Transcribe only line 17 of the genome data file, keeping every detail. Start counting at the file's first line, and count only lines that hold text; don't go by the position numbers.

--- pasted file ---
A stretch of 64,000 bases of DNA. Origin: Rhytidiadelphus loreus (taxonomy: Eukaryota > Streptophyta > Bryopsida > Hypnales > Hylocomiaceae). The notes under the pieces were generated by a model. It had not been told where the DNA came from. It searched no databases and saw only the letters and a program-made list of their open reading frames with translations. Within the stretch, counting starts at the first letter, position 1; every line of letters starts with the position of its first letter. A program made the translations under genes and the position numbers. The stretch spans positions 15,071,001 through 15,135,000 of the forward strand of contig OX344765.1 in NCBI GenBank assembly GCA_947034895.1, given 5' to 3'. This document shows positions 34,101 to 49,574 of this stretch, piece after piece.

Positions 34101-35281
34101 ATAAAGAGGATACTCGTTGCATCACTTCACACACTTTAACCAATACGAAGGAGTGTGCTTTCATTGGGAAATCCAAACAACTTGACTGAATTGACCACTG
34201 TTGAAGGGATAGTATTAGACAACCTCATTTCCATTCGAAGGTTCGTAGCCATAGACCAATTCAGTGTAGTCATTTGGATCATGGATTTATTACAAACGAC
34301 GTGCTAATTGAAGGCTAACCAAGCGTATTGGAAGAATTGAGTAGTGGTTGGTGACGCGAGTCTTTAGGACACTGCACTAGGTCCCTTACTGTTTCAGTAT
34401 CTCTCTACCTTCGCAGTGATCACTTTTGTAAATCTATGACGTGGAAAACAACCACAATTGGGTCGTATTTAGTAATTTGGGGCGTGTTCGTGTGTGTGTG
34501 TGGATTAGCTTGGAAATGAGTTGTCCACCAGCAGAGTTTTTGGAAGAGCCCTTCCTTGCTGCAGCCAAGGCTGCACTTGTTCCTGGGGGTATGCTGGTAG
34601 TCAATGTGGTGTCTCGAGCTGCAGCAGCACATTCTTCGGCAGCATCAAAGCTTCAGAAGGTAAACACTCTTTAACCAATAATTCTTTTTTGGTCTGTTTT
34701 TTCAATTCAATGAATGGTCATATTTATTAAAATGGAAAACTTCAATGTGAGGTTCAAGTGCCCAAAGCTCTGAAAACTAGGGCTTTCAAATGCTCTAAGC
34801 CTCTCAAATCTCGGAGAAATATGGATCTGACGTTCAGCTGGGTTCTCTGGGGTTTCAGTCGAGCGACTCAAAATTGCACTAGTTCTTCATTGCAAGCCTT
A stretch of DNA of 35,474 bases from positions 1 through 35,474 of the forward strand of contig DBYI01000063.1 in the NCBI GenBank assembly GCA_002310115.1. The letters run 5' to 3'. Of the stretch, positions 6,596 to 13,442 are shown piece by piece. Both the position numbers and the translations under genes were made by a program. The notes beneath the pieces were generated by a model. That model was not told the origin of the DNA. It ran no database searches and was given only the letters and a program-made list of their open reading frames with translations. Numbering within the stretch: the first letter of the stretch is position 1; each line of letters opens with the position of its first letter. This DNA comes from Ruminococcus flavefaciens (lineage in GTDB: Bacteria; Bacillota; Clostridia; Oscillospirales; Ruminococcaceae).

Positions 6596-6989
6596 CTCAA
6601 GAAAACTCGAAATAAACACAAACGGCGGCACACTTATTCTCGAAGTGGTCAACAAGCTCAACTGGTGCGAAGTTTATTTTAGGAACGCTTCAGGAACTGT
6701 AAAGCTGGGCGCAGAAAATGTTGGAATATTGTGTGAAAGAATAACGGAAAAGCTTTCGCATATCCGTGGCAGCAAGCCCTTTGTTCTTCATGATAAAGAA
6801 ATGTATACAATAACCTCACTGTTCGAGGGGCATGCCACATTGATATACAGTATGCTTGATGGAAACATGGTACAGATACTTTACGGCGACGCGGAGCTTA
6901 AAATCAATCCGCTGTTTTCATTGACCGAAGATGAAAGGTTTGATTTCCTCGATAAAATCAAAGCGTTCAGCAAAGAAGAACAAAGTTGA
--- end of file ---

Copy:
6901 AAATCAATCCGCTGTTTTCATTGACCGAAGATGAAAGGTTTGATTTCCTCGATAAAATCAAAGCGTTCAGCAAAGAAGAACAAAGTTGA